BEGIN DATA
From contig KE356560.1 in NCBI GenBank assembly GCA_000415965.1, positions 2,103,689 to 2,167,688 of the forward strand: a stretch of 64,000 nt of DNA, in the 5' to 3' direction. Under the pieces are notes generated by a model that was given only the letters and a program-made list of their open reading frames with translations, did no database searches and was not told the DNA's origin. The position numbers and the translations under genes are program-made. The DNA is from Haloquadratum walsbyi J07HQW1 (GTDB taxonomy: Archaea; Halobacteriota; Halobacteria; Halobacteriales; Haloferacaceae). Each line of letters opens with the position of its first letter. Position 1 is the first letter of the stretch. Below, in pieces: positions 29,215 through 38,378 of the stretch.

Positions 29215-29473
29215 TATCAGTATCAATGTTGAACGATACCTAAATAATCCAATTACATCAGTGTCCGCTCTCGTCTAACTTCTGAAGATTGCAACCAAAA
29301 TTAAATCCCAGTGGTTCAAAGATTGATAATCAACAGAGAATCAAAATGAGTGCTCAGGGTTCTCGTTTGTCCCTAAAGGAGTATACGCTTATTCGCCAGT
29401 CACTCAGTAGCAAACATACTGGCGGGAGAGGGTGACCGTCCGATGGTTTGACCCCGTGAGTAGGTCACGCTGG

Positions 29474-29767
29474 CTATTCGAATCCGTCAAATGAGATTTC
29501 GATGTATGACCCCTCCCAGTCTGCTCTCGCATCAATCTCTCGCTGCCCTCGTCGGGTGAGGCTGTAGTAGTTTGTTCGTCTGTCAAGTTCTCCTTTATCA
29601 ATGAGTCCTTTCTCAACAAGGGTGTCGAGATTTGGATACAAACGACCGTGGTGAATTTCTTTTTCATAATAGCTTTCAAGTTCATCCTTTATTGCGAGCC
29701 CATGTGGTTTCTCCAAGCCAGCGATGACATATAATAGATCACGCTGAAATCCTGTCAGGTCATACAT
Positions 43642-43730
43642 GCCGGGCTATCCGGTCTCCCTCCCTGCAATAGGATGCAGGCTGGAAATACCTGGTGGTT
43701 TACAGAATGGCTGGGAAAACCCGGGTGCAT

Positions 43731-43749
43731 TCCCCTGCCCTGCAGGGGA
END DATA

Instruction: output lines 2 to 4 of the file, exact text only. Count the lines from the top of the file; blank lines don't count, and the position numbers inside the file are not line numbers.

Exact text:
Positions 29215-29473
29215 TATCAGTATCAATGTTGAACGATACCTAAATAATCCAATTACATCAGTGTCCGCTCTCGTCTAACTTCTGAAGATTGCAACCAAAA
29301 TTAAATCCCAGTGGTTCAAAGATTGATAATCAACAGAGAATCAAAATGAGTGCTCAGGGTTCTCGTTTGTCCCTAAAGGAGTATACGCTTATTCGCCAGT